Now what?

My tenure packet is wending its way through the nearly year-long process, and while I don’t want to count my chickens before they hatch, all signs point to me having a job here in the future. My teaching load and service load have already seen step function increases, and I’m starting to acknowledge that I am finally, well and truly, mid-career. It appears that this professor gig is what I’m going to do with my life. Now what?

With job security in the offing, there’s a world of possibilities out there that aren’t constrained by what my PhD committee, search committee, or tenure committee will think of my choices. With job security in the offing, I can make choices that aren’t simply to always push for that extra paper or next grant proposal in case that’s the make-or-break statistic for my tenure portfolio. It’s liberating to be able to make those choices, but it’s also daunting. What do I want to do with my life? Now what?

Now that I don’t have to simply calculate what the highest-short-term-reward-least-time-cost item is on my  to-do list, I can actually decide what I want to do with my research time over the next few years and beyond. Do I want to stay the course and continue to focus on the topic where I have been making progress over the last several years? Do I want to pick up some lost threads from earlier in my career? Do I want to pivot – slightly or acutely – and explore new directions? Now what?

Now that I don’t have put “papers and dollars über alles” to keep my job, I can also decide how much of my discretionary time I want to put into those research products. I’m not suggesting I’d stop doing research, but maybe I’d like to reclaim a few evenings a week for relaxation (and housework). Or maybe I’d like to invest more of my time and energy on outreach, pedagogy, mentoring, or working to enhance diversity in my field. But maybe I really like research – and I’ve gotten to be reasonably good at it – so maybe I want to keep pushing hard. Now what?

I can see why there has been a tradition of giving faculty a sabbatical or research leave after a successful push to tenure. That semester or year off teaching allows for some deep breaths that reinvigorate. It allows for soul searching and finding new directions in research and beyond. It allows for the exploration of new ideas that might be more risky than what was pursued pre-tenure. Whatever justification is used by university administration, my suspicion is that post-tenure sabbaticals are really used to answer the question: Now what?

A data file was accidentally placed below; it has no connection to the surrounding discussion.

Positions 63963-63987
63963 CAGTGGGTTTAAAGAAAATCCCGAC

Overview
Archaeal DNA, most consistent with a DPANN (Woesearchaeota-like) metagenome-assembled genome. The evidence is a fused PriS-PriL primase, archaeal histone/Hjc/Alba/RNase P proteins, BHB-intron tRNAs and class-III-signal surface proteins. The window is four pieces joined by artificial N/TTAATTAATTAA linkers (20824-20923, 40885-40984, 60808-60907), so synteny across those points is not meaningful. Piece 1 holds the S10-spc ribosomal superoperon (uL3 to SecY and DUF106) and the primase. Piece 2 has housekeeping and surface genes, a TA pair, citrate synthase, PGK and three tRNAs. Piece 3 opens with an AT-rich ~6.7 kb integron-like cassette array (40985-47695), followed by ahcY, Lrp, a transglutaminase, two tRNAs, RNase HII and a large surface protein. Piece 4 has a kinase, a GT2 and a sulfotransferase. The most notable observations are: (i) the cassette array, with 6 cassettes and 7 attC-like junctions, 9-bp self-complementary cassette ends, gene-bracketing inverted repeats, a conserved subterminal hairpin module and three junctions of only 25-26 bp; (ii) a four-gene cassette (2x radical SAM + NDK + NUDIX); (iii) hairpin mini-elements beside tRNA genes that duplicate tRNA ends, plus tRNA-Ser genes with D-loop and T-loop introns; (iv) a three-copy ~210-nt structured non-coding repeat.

I won’t get a post-tenure sabbatical, because I haven’t been at this university long enough. Instead I’m trying to answer my Now what? questions while doing even more teaching and service than ever before (and parenting a big kid and a baby).  I know I want to make some changes in my research stream, but I’m not sure which ways I want to turn. I think I want some changes in the mix of ways I spend my discretionary time, but I’m not quite sure what mix I want. But I definitely want some more of those evenings off.  Yet I don’t have time, or really the quiet space, to carefully plot out how I want my research and life to shift, much less to explore new ideas that require investment of sweat and brain cells. Instead, I find myself making snap judgements and saying yes or no to things without a careful plan. I feel like I’m not so much asking Now what? as What now?

But maybe rather than beating myself up for feeling a bit adrift and storm-tossed right now, I could be OK with not knowing the answers. I could tell myself to just be excited by the opportunities that are coming my way in this new post-tenure world. The things that I’m saying yes to *are* exciting and they will lead me on new professional adventures. Maybe better answers will emerge after I’ve drifted for a while.

Wikipedia tells me that “emergence is a process whereby larger entities, patterns, and regularities arise through interactions among smaller or simpler entities that themselves do not exhibit such properties.” Maybe that, in and of itself, is the answer to my Now what? question. Watch the patterns and wait for emergence.





14 thoughts on “Now what?